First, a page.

Contemporary wood fire, Raku fire, pit fire and electric kiln studio potters can use the Saggar technique to create decorative pieces as seen here by June Ridgway. In this example, a Saggar firing was used to create a localized reduction of the kiln atmosphere as well as a concentration of the horse hair on the ware. A Saggar is a structure with a fitted lid that can be made from metal, kiln shelves, paper, tin foil or Raku clay. It encloses a piece of pottery, such as the pot seen here, to keep combustibles contained to cause incredible effects.
Saggar Firing was originally designed by the Chinese to keep wood ash and flame-flashing off their glazed pottery when firing in a wood burning kiln. Today Saggar Firing is the reverse, where the studio pottery introduces combustibles that will affect the pottery. Saggar firings have special preparation. The pottery created for the firing is not restricted to a particular body like its kin firing Raku. Once the pots have been bisque-fired which is a common practice for electric kiln firings is, the pieces are ready to be embellished.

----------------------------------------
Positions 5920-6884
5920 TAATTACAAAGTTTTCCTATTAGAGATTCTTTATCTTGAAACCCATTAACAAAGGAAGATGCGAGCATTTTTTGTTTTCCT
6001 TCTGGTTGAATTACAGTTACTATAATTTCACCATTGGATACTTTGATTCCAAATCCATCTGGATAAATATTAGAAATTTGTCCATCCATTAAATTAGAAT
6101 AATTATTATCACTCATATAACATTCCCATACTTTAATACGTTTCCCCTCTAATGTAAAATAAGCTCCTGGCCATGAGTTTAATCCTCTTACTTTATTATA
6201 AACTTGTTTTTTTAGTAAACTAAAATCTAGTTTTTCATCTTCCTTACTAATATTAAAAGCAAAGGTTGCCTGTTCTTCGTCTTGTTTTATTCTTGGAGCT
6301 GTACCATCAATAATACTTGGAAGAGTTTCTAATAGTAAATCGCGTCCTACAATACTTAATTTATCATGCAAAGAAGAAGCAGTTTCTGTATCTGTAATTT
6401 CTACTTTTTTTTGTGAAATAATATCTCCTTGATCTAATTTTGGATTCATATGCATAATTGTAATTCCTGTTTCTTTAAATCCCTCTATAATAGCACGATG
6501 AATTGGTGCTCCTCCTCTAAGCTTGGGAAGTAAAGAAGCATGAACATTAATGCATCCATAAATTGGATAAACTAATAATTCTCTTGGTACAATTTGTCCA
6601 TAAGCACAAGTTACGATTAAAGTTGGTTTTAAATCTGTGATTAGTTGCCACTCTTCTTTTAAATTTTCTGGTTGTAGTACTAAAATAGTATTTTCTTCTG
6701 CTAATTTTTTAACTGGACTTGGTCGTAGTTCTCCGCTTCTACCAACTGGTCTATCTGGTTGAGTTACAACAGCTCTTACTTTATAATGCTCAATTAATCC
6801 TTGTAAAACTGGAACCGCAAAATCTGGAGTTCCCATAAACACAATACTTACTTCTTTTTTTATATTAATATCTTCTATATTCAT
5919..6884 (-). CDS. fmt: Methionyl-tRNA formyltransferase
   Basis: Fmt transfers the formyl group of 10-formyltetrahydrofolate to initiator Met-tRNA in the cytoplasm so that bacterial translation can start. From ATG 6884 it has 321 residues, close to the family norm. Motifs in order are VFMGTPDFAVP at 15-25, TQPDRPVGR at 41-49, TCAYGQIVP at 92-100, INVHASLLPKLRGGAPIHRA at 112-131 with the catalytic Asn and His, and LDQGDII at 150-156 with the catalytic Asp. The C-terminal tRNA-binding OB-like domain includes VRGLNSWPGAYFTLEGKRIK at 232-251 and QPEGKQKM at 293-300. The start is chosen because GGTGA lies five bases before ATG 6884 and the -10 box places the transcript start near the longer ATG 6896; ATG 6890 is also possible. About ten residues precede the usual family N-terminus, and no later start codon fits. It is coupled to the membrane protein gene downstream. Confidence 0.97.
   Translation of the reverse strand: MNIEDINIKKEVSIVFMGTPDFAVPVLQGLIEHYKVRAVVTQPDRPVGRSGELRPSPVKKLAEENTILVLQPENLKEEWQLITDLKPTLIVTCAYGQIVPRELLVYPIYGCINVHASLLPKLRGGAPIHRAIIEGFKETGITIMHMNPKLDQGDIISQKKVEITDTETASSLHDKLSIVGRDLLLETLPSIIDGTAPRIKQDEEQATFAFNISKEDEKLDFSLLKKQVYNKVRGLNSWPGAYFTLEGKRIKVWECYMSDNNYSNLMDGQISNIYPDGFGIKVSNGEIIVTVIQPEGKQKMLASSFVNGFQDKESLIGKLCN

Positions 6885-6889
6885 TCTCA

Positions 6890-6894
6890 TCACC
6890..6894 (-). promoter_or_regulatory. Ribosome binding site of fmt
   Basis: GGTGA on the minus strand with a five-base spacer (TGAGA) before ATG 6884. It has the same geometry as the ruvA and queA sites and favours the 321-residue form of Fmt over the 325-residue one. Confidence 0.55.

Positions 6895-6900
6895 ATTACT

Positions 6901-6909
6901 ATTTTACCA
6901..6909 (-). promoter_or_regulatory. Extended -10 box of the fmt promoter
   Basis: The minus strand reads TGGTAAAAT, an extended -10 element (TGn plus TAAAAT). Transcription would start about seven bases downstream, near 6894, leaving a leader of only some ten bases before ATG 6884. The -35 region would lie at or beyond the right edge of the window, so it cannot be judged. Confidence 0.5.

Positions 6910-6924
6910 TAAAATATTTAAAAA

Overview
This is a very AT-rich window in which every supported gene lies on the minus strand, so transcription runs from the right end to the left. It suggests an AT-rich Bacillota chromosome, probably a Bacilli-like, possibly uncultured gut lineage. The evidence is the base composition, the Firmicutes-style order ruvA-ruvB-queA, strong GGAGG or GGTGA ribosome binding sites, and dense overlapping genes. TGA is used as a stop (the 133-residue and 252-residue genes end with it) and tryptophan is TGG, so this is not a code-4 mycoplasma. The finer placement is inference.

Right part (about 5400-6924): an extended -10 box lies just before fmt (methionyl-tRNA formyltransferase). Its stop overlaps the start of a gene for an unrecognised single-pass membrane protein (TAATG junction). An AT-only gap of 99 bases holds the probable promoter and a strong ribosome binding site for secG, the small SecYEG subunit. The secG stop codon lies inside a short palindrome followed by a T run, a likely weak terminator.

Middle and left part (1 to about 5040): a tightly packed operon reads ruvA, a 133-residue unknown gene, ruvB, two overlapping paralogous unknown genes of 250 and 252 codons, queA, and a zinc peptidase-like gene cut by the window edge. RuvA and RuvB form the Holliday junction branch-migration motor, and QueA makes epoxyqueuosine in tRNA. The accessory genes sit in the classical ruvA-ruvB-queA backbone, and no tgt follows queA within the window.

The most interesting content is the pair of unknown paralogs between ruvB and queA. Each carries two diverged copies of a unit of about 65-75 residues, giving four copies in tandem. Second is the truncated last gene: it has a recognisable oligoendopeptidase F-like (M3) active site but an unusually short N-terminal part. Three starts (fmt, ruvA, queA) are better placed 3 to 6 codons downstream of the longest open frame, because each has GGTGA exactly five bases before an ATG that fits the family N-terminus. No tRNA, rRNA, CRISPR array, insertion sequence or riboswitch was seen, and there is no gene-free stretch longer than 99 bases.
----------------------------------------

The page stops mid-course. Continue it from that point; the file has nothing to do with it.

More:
Pots can be decorated with a terra sigillata. This is a slip from dry clay mixed with water. A potter typically applies 3-5 coats of the terra sigillata to the pottery and then sets it dry. Taking a smooth flat pebble, back of a spoon or a chamois, lightly burnish the pottery to achieve a gloss finish. Pots can be decorated at this time with horsehair, seaweed, copper or steel wire, hay, pine cones or pine needle, banana peels or corn husks to create the thin black lines seen in Ridgway’s piece. The material is held in place with twine or copper wire or tin foil.
Prepared pots are cradled into Saggar. The Saggar is filled with materials such as sawdust, salts, copper carbonate, copper sulfate, manganese, red iron oxide or metals but not too much. Over saturation of combustibles will prevent appropriate oxidation and cause the pot to turn dark in color. This is the key to a successful Saggar firing. A mixture of different organic materials is suggested to create unique results.
Now that the pieces have been prepared comes the firing process. The kiln is stacked with the pottery and the fire begins with a soft flame. It is gradually increased until the kiln reaches 1500°, the wood fire can be extinguished or gas burners can be shut off or electric kilns can be turned off. The potter will leave the pots in the kiln until cool to ensure the slip has adhered. Results are never the same since the potter has no control over combustibles or the fumes which create a lovely one of the kin piece as seen here.